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Pet food, animal welfare, and the Agriculture Bill

In 2018, PFMA launched its Pet Food Vision. The vision was developed following the EU referendum when as representatives of the UK pet food industry we considered where we wanted to be as a global player following the UK’s exit from the EU.

The PFMA Pet Food Vision focused on the areas of excellence for British pet food – animal welfare, nutrition and safety and standards. To complete this vision, PFMA adopted a fourth pillar last year on sustainability. It is on these core areas that we want to go out and promote British pet food to the world. 

UK pet food industry is a strong supporter of UK agriculture 

Animal welfare, safety and standards have become buzz words as Government progresses the Agriculture and Trade Bills. The UK pet food industry is a strong supporter of UK farmers and we source 80% of our ingredients from the UK. When it comes to quality and standards, we have some of the highest animal health and welfare standards in the world, and we want these to be maintained.  

As the UK works to secure trade deals, this has been a point of discussion. There has been a real concern that these standards should be protected and not undermined by imports of lower standards and quality. 

Does the Agriculture Bill send the wrong message?

A campaign has been waged to enshrine food safety into law through the Agriculture Bill and to require imported food to meet domestic legal standards. A recent poll by WWF found that 92% of people in the UK think we should protect British standards on food and farm animal welfare in future trade deals. 

A number of amendments to the Agriculture Bill had been tabled to try and achieve this. A more recent attempt looked to tie the Bill to these standards while negotiating Brexit trade deals, but when the Bill returned to the Commons this month, they were defeated. Intense lobbying is still ongoing and with the manifesto pledge to maintain standards, it is hoped a way through will be found. 

Minette Batters from the NFU has urged the Government to increase the parliamentary scrutiny of trade deals, in particular strengthening the Trade and Agriculture Commission to allow MPs to have their say on how trade deals would impact British food and farming.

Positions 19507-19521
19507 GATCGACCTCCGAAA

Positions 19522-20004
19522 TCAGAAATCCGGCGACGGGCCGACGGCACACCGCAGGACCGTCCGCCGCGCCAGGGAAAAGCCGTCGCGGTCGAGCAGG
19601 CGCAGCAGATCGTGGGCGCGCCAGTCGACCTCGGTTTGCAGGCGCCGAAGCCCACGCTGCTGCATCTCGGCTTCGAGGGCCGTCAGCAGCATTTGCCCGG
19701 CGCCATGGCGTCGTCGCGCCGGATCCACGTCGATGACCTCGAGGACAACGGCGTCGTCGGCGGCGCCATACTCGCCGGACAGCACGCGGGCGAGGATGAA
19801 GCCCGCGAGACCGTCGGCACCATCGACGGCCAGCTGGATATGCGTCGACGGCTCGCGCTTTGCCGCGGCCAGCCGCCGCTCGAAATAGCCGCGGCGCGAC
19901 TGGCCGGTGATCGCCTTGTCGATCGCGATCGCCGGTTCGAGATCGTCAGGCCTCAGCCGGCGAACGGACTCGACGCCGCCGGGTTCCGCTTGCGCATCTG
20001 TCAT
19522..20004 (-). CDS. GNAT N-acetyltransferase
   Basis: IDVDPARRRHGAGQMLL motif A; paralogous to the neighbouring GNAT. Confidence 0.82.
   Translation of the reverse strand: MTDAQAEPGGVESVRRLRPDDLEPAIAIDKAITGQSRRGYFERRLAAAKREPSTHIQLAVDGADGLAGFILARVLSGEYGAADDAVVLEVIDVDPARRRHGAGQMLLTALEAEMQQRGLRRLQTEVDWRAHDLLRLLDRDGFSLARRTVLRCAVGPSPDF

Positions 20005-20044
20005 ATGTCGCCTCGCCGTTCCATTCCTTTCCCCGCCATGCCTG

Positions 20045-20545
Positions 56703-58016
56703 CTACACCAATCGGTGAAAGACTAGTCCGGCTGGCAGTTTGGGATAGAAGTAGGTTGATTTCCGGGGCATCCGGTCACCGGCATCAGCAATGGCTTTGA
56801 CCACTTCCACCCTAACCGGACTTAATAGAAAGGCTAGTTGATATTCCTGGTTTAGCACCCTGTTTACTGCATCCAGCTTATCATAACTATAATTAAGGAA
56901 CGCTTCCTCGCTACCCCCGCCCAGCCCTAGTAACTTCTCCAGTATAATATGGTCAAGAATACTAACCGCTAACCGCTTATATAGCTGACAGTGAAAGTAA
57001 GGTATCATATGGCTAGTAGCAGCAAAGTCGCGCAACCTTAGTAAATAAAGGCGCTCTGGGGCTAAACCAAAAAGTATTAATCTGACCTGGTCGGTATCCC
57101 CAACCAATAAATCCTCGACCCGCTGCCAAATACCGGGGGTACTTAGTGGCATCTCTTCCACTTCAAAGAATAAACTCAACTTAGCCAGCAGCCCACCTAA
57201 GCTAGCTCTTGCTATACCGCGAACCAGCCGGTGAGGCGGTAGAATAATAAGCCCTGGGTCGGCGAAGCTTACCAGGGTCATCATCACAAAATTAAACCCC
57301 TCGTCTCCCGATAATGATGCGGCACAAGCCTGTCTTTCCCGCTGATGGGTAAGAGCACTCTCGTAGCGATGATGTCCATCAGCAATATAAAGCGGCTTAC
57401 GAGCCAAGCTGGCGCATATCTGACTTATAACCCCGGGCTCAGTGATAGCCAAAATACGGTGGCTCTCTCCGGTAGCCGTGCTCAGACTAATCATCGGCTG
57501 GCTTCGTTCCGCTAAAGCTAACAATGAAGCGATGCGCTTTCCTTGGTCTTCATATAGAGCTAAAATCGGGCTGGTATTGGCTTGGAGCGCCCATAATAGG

Are we world leading?

The ongoing lobbying has prompted a lot of discussion – are we really world leading? According to the World Animal Protection Index which ranks countries globally based on their policy commitments to protecting animals, the UK is ranked Grade B (the ranking is from A-G) alongside Sweden, the Netherlands, Austria and Switzerland. This is the highest grade awarded and there are no countries with ‘A’ status. 

Whilst this index is a useful starting point, there has been some discussion on the development of a harmonised global index potentially built around a framework such as the Five Freedoms for animal welfare.  

Are we doing enough to promote brand Britain? 

This is a good question, and the reality is we probably need to be more vocal on promoting brand Britain. This serves as a useful reminder that there is a lot of excellent work ongoing but if we do not talk about it and promote it enough, which includes sharing best practice to improve standards overall, it may remain little known. 

What safety & standards are UK pet foods subject to? 

PFMA represents 87 companies who are responsible for feeding over 90% of the nation’s pets and this is a role we take very seriously. When it comes to safety, the pet food industry is subject to over 50 pieces of legislation. In addition to this, all members sign up to PFMA Charter and Codes of Practice annually, which detail the legal requirements and safety & quality standards members must meet. 

With COVID-19 and Brexit colliding this year, it has been a challenging time, but PFMA is here to support the industry and to help business operations run as smoothly as possible. For more information on these topics, please visit: www.pfma.org.uk 


Submitted by the PFMA

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